Let’s face it pressure cookers are a little scary – the spout, they hiss, they whistle – but in the end it’s worth it. Imagine cooking a beautiful roast in under an hour, perfect beans in under 45 minutes, fork tender pulled pork in about an hour and a half. The pressure cooker takes meals that would normally require cooking all day and makes them possible any night of the week. It also is a great investment to save money and calories. Since the pressure cooker infuses tons of flavor into meats, you don’t need extra fat in your dishes. And since pressure cookers work great for tougher, cheaper cuts of meat, you can save money.
What You Need:
- 6-8 quart Pressure Cooker
Choosing a Pressure Cooker
Most of us have never bought a pressure cooker – until I bought one the only one I had ever seen belonged to my grandmother and must have been at least forty years old. One of your first choices when it comes to buying a pressure cooker is size. They range from 4-10 quarts but most people will find the 6-8 quart size if right for them. It will fit a roast, soup, or a whole chicken, and normally makes enough to feed 4-8 people. The next feature you will want to consider is the pressure valve itself. Next you will need to think about the pressure valves which come in two forms – spring valves and round weight valves. The spring valve, which is more expensive, essentially runs on it on, while the weight valve jiggles loudly. Both work fine – I prefer the spring valve but they are more expensive. Lastly you are going to want to choose a pressure cooker that is stainless steal and has a PSI (pounds per square inch of pressure) of at least 14-16. The stainless steel, although slightly more expensive than aluminum conducts heat better and will not become stained from frequent use like aluminum will. A higher PSI means things will cook more quickly (the whole point of a pressure cooker) and 14-16 is right in the sweet spot.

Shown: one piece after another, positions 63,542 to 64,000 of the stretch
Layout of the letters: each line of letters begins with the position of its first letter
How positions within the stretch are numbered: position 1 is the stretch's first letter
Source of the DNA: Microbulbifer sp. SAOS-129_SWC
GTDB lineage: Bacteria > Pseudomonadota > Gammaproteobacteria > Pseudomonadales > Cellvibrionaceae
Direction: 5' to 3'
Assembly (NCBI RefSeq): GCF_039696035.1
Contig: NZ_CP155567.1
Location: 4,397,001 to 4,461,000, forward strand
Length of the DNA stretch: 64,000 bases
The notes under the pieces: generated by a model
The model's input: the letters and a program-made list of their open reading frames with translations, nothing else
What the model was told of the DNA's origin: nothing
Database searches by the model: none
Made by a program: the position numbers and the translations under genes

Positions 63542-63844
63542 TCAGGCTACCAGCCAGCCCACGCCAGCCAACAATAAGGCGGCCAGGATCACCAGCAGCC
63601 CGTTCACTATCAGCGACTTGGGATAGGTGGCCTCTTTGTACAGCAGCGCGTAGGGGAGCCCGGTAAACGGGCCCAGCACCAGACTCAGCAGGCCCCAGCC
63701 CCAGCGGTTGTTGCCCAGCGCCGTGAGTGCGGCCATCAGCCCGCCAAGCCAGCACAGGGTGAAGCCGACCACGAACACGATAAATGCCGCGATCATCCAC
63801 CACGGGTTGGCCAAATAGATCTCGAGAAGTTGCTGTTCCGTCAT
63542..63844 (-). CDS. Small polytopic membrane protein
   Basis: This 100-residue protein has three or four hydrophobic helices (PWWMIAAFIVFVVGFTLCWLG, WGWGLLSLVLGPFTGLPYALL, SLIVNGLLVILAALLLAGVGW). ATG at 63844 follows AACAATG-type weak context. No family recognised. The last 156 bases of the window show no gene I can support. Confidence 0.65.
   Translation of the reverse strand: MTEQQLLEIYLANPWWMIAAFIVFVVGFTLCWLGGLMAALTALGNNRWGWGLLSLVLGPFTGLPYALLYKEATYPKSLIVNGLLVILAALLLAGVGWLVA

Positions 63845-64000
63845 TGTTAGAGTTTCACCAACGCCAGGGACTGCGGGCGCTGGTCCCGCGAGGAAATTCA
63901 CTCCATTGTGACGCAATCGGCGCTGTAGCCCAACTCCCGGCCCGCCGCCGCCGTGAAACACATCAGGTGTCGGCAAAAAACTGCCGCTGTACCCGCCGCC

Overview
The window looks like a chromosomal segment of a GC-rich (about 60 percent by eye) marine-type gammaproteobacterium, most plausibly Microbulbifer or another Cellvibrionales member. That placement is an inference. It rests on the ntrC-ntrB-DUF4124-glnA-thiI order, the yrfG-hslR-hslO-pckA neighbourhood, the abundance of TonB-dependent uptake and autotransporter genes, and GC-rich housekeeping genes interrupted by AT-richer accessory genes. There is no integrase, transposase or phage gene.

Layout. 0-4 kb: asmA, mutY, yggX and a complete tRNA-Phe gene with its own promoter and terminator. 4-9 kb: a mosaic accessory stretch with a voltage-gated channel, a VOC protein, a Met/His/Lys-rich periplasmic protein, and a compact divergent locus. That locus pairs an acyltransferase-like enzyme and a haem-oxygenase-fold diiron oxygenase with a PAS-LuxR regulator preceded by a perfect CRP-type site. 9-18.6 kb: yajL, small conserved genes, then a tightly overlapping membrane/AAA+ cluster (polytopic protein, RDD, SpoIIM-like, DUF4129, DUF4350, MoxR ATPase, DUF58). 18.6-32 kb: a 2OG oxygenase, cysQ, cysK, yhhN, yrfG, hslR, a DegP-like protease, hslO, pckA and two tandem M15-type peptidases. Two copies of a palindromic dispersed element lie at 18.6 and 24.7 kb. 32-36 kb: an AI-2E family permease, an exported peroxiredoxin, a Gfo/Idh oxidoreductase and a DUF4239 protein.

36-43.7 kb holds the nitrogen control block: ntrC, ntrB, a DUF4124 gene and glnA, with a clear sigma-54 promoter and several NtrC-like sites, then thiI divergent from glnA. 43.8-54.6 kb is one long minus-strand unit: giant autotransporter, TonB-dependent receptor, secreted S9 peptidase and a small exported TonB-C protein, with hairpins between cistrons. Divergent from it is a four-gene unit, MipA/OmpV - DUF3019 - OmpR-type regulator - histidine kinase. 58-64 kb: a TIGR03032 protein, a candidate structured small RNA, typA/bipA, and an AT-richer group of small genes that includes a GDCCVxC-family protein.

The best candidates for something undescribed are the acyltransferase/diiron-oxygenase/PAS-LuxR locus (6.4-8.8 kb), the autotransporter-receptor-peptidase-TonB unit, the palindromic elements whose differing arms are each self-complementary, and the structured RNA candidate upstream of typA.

Cooking with Your Pressure Cooker
When you cook with a pressure cooker, you can follow most recipes for braising, roasting, and using your crockpot and they will work. You will in most cases want to start by browning your meat in the pressure cooker, then adding your liquid, veggies, and any spices, herbs, or seasoning. A pressure cooker is perfect for dishes that normally require hours on the stove or in the oven. It quickly develops deep and complex flavors and is able to break down tough cuts of meat.
Tips for Using Your Pressure Cooker
There are a few important tips to know when you are using your pressure cooker that will keep you safe and help you make the most of your pressure cooker meals.
- Only fill the pressure cooker 2/3 full (or less for foods that froth or grow a lot like beans and grains)
- Lower the heat as soon as the pressure cooker reaches high pressure to prevent over cooking foods.
- Whenever possible, allow the pressure drop naturally at the end of cooking by removing the pressure cooker from the stove and letting it sit for 5-20 minutes before removing the top. If you need a quicker release make sure to consult your pressure cooker’s directions.